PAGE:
Review: Jack Foley
THE vibe surrounding N*E*R*D is one of the coolest doing the
rounds in the hip-hop world at the moment, given the high-profile
of The Neptunes, as well as Pharrell Williams and Chad Hugo, in
Remix specialists, high-profile collaborators, and artists in
their own right, N*E*R*D would appear to be the name on everyone's
lips since the release of their debut, In Search Of
a couple of years ago.
Album number two, needless to say, carries with it a hopelessly
heavy burden of expectation, so it is little wonder to find that
it falls someway short of the status you feel it warrants.
Undeniably hip it may be, but the N*E*R*D boys don't really push
any envelopes, or come over too cool, which makes things more
than a little disappointing.
But once the realisation that this isn't the best hip-hop album
the world has ever seen sinks in, there is plenty to enjoy.
Joining the boys this time are the likes of childhood friend,
Sheldon Shay Haley, as well as Lenny Kravitz, while
missing is Minneapolis funk outfit, Spymob.
Hence, the album draws on Brit pop elements, and classic rock
rifts, for some of its inspiration, not to mention the soulful,
swinging sound of the Seventies, rather than the funk-roots of
The result is a much more eclectic album than In Search Of,
which feels a little more accomplished. Almost as though that
missing element has been found.
This is borne out in tracks such as Wonderful Place, with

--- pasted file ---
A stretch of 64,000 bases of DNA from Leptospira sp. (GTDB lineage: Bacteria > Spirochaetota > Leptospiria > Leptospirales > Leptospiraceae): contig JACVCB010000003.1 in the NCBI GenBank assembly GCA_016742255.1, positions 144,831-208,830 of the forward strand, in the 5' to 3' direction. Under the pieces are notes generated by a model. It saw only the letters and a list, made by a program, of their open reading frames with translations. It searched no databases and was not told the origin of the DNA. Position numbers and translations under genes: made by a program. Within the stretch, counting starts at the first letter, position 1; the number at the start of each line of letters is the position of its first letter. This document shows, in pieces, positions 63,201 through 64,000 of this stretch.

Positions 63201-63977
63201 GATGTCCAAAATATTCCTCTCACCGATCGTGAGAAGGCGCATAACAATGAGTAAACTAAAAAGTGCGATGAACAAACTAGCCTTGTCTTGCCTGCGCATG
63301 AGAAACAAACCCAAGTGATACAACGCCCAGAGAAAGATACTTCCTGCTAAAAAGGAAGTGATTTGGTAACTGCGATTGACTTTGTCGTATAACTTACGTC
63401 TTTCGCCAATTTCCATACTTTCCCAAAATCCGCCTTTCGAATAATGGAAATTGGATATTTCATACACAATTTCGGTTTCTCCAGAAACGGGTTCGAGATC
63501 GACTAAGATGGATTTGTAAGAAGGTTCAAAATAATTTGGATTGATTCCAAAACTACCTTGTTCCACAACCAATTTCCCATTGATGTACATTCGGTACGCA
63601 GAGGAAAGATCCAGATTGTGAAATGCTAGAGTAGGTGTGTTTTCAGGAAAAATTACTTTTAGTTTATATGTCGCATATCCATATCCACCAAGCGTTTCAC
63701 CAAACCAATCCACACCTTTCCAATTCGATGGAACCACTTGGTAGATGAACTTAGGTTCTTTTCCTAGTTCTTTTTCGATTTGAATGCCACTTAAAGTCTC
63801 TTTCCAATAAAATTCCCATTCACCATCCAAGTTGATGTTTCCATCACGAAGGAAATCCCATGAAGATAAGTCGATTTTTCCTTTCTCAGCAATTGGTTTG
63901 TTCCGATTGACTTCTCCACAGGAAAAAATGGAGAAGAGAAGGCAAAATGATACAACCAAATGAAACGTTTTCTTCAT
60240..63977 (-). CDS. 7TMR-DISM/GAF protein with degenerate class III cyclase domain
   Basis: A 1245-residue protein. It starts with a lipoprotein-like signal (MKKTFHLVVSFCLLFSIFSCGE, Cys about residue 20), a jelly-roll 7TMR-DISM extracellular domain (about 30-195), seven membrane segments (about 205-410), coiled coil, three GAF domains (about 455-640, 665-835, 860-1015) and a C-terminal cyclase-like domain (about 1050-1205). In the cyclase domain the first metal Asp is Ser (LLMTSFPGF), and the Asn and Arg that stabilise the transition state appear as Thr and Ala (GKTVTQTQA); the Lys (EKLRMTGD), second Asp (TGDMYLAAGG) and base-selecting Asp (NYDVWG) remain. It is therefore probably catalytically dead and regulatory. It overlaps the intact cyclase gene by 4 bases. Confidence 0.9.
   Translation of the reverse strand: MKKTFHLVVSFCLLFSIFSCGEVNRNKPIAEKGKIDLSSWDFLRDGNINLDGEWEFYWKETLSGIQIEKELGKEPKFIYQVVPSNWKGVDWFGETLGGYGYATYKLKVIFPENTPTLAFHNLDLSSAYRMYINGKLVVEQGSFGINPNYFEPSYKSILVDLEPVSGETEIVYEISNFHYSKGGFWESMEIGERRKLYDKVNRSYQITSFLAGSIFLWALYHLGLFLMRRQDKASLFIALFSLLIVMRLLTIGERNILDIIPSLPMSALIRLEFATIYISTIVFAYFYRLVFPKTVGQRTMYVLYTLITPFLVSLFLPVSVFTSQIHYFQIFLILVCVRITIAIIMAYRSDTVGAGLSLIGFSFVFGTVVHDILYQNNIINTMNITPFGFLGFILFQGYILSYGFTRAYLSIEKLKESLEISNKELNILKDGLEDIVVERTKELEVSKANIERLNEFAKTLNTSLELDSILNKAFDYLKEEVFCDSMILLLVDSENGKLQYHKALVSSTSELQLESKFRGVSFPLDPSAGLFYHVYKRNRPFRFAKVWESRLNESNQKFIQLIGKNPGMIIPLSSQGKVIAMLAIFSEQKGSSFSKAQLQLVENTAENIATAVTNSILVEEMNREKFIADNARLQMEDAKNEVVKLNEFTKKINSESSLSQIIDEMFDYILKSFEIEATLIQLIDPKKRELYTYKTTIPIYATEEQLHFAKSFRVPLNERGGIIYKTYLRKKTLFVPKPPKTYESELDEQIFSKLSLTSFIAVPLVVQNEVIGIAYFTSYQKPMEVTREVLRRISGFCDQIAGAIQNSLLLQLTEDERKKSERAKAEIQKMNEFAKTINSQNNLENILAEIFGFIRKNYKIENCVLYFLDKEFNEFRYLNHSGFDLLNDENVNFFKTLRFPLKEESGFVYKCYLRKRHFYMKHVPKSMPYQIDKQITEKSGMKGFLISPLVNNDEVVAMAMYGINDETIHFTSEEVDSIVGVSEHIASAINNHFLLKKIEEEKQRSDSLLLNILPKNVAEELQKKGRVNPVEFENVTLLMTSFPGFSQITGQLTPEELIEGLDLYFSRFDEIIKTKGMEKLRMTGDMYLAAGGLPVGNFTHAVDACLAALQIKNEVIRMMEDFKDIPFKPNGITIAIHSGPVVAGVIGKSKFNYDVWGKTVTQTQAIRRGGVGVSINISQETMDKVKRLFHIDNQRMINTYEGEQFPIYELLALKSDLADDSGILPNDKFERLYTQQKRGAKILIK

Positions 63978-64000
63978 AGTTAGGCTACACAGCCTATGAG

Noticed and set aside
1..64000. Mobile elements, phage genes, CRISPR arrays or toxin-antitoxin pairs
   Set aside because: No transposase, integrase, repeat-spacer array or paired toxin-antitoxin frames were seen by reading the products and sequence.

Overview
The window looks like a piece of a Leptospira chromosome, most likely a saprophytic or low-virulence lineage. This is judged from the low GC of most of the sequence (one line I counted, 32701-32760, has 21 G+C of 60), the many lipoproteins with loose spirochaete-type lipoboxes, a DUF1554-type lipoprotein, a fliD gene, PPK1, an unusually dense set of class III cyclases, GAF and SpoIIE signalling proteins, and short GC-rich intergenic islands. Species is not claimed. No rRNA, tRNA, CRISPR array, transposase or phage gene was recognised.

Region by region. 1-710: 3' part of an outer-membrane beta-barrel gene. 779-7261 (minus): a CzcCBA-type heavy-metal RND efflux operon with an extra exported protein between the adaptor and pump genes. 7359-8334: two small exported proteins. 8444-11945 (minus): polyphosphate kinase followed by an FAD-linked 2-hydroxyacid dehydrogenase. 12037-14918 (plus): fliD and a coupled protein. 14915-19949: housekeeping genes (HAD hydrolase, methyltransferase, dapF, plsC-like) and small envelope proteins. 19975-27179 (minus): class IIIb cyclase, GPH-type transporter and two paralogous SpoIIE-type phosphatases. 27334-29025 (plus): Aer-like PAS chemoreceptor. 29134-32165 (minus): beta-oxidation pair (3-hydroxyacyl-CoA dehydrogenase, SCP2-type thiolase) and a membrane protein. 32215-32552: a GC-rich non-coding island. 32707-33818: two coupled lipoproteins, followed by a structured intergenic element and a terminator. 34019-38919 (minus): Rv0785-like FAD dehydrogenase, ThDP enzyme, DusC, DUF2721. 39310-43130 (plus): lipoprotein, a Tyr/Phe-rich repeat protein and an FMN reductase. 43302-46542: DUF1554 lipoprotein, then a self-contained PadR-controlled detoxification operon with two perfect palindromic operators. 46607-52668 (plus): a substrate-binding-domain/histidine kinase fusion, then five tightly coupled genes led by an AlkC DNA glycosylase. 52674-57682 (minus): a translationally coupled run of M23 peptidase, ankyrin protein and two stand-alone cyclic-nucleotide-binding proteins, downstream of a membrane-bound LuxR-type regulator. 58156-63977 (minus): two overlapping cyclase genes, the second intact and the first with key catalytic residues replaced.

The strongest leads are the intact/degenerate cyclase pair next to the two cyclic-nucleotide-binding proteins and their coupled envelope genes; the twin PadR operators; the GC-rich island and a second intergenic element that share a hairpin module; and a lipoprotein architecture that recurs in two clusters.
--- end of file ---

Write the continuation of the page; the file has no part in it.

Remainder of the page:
its feel-good whistling, and smooth beats, or the driving bassline
and laidback acoustic guitar of current single, She Wants to
It is during these moments that N*E*R*D come close to realising
the hype surrounding them, and stops attempting to play within
N*E*R*D, first and foremost, are associated with the hip-hop
movement, so it occasionally feels a little off-kilter (dare I
say, wrong) to find them delving too deeply into rock.
So whereas singles such as Breakout resonate with a soulful
quality, with psychedelic undertones, opening track Don't Worry
About It, or title track, Fly Or Die, feel a little
awkward and not really something that N*E*R*D should pursue in
In fact, the first part of the album, up until the single, is
why it feels so disappointing, for this marks a departure from
the N*E*R*D sound we were probably anticipating and hoping for.
Only when it returns to more familiar territory, does it find
its stride, especially during its middle section.
The themes of the album encompass most of the dilemmas a child
witnesses while developing, from bullying, during the track, Thrasher,
to rebellion, in the no-nonsense Drill Sergeant, and the
awkwardness of first-time love, with Backseat Love.
The lyrics are as frank and explicit as we have come to expect
from the team behind such in-yer-face tracks as Lapdance.
And Kravitz guests on Maybe, which delves back into rock,
but somehow benefits from the sound of an accomplished guitarist.
Another great track, and surely a future single, is The Way
She Dances, which manages to combine The Neptunes' signature
hooks with a funky, Studio 54 vibe, that really marks the album
at its finest.
If only the whole thing was as consistently cool, and relaxed
about things, we may have been talking about a classic. As it
is, N*E*R*D's Fly Or Die is merely good.
1. Don't Worry About It
2. Fly Or Die
4. Backseat Love
5. She Wants To Move
7. Wonderful Place
8. Drill Sargeant
11. The Way She Dance
12. Chariot Of Fire